# Koch Snowflake

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Introduction

THE KOCH SNOWFLAKE

A MATHEMATICS PORTFOLIO

MADE BY:-

AYUSH AGARWAL

IB-HL

INTRODUCTION

The Koch Snowflake was created by the Swedish mathematician Niels Fabian Helge von Koch. In his 1904 paper entitled "Sur une courbe continue sans tangente, obtenue par une construction géométrique élémentaire" he used the Koch Snowflake to show that it is possible to have figures that are continuous everywhere but differentiable nowhere.

In order to reach the Koch snowflake, we need to start with a Koch curve. A Koch curve is a straight line which is divided into three parts and an equilateral triangle is constructed keeping the base as the middle part of the divided line segment.

Finally, the base is removed which gives us the first iteration of the Koch curve (as shown in the figure above).

From the Koch curve, comes the Koch snowflake. Now, instead of one line it starts with an equilateral triangle. The steps in Koch curve are applied now to each side of the equilateral triangle, which ultimately gives the shape of a “snowflake”.

STAGE 0 STAGE 1 STAGE 2 STAGE 3

PROCEDURE & OBSERVATION

ASSUMPTIONS –

Let Nn = Number of sides, Ln = the length of a single side, Pn = the length of the perimeter, An = the area of the snowflake; at the nth stage.

In this portfolio, the sign ‘*’ indicates multiplication whereas the sign ‘/’ indicates division.

Q1.

Middle

Thus, the generalizations for Ln made above apply consistently to sets of values produced in the table and it also satisfies the graph above.

Perimeter of the Koch Snowflake

Iteration (n) | Perimeter (Pn) |

0 | 3 |

1 | 4 |

2 | 5.333333 |

3 | 7.111111 |

To find the perimeter of any polygon, the easiest and the most convenient method is to multiply the number of the sides of the given polygon with the length of one side as the snowflake is a sort of a regular polygon. The same is the case of the koch snowflake. If we multiply the number of sides (Nn) with the length of one side (Ln), we would obtain the perimeter of the snowflake at every stage. With the help of this concept, we arrive at deriving a general formula to find the perimeter which is –

Nn*Ln

= 3*4n*(1/3)n

= 3*(4/3)n

Now here, we can again observe that the perimeter can also be found out using the method of geometric progression. The perimeter of the koch snowflake, like its number of sides (Nn) and the the length if one side (Ln), follows a geometric pattern which can be written in the following way –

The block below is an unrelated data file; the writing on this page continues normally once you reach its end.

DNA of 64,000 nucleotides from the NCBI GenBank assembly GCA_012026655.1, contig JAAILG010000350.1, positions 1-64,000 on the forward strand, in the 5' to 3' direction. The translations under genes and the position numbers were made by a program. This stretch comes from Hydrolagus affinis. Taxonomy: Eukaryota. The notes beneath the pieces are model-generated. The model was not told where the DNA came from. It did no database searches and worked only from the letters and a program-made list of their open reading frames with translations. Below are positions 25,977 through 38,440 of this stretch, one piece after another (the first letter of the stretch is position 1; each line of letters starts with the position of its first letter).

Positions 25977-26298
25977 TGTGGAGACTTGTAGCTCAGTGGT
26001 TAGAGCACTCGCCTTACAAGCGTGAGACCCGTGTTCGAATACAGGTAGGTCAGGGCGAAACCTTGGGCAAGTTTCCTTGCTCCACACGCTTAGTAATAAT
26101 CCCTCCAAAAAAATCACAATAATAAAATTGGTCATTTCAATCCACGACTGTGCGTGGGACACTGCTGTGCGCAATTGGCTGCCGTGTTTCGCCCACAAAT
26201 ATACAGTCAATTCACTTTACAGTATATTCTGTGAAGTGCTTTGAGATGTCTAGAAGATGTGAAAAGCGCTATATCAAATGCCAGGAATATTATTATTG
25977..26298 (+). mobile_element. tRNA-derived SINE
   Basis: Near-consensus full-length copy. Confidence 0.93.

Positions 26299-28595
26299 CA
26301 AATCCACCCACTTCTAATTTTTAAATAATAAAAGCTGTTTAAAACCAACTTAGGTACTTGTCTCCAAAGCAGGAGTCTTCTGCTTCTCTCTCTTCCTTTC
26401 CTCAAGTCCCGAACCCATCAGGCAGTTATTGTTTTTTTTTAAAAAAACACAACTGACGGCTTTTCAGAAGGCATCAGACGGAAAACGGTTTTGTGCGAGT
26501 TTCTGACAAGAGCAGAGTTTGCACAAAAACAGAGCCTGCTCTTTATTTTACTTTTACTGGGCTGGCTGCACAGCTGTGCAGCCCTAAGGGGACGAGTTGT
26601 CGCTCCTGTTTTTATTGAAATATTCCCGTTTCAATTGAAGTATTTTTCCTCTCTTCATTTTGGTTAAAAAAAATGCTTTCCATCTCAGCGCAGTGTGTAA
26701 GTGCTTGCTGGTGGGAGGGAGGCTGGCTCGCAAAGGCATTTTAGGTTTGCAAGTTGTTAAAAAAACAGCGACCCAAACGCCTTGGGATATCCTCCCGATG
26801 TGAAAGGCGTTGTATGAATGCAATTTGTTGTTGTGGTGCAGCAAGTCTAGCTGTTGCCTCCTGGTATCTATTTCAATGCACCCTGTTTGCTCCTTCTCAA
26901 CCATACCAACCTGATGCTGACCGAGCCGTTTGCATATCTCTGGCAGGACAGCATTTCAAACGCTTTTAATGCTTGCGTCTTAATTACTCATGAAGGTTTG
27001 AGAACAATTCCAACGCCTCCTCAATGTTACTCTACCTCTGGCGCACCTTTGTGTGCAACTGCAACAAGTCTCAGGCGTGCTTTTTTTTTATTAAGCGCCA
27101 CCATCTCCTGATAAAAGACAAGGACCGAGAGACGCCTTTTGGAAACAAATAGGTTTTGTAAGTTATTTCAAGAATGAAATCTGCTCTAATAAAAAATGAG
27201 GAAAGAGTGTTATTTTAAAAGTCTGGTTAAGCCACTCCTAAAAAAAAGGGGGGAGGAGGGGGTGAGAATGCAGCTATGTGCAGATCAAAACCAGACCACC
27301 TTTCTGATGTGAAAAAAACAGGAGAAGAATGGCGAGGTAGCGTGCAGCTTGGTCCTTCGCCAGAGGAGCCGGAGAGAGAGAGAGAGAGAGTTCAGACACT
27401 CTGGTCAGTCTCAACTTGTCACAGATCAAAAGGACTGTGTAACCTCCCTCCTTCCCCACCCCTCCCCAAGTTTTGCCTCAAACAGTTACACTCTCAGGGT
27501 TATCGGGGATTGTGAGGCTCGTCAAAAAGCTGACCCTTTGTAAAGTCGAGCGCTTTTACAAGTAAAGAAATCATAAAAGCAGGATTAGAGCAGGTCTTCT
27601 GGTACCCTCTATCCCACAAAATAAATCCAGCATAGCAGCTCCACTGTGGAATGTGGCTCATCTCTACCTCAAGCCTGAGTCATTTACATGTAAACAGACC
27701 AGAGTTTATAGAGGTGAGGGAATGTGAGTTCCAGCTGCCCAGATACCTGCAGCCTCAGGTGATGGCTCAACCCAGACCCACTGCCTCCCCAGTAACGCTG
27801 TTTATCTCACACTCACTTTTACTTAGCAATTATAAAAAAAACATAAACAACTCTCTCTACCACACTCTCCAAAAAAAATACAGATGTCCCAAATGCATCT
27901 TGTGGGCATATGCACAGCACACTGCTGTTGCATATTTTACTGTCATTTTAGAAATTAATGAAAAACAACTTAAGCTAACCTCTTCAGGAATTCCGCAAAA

Pn = P0*Rn

= 3*(4/3)n

Since, P0 = 3 and R = 4/3 (as can be seen from the table above)

Verification –

For n = 0

P0 = 3*(4/3)0 = 3*1 = 3

For n = 1

P1 = 3*(4/3)1 = 4*1 = 4

For n = 2

P2 = 3*(4/3)2 = 16/3 = 5.333333

For n = 3

P3 = 3*(4/3)3 = 64/9 = 7.111111

Thus, the generalizations for Pn

Conclusion

RHS

= Ak + Uk+1

From equation 1, we get

= Ak + (3(3/2)-2(n+1)*4(n+1)-2)

= Ak + (3(3/2)-2n-2*4n-1) = LHS

Thus, I have proved my general formula for the area of the Koch snowflake through induction.

CONCLUSION

Now that I have finished this extensively researched portfolio, I have actually got inspired to know more about this project of mine and I am sure that you will also, after reading my portfolio, get the surge to know more about the Koch snowflake. After finishing this portfolio I was so inspired that I searched on the internet for figures similar to the Koch Snowflake and have found several figures such as the Koch Antisnowflake, the Exterior Snowflake, the Pentaflake and the Sierpinski Curve. Finally, I hope that you like my portfolio and enjoy reading it.

Stages in Koch Antisnowflake

Some beautiful tillings can be made with iterations towards the Koch Snowflake.

Some beautiful modifications of the Koch Snowflake involving the constituent triangles with filled-in triangles inscribed, rotated at some angles.

An extraordinary Koch Snowflake created in LOGO.

Koch Snowflake – Silbury Hill, England

A Beauty Indeed!

REFERENCES:-

http://www.nonoscience.info/2006/08/28/the-koch-curve-and-visual-resolution - 12/7/2007

http://www.mathworld.wolfram.com/KochSnowflake.html - 12/7/2007

http://ecademy.agnesscott.edu/~lriddle/ifs/ksnow/ksnow.htm - 20/7/2007

http://www.math.ubc.ca/~cass/courses/m308-05b/projects/fung/page.html - 20/7/2007

http://math.arizona.edu/~caine/chaos.html - 25/7/2007

http://mathworld.wolfram.com/KochAntisnowflake.html - 30/7/2007

http://jeffreymunro.com/amazingpics/index_old.php?showimage=318 - 1/8/2007

http://www.seasip.demon.co.uk/Unix/Joyce/screens.html - 1/8/2007

This student written piece of work is one of many that can be found in our International Baccalaureate Maths section.

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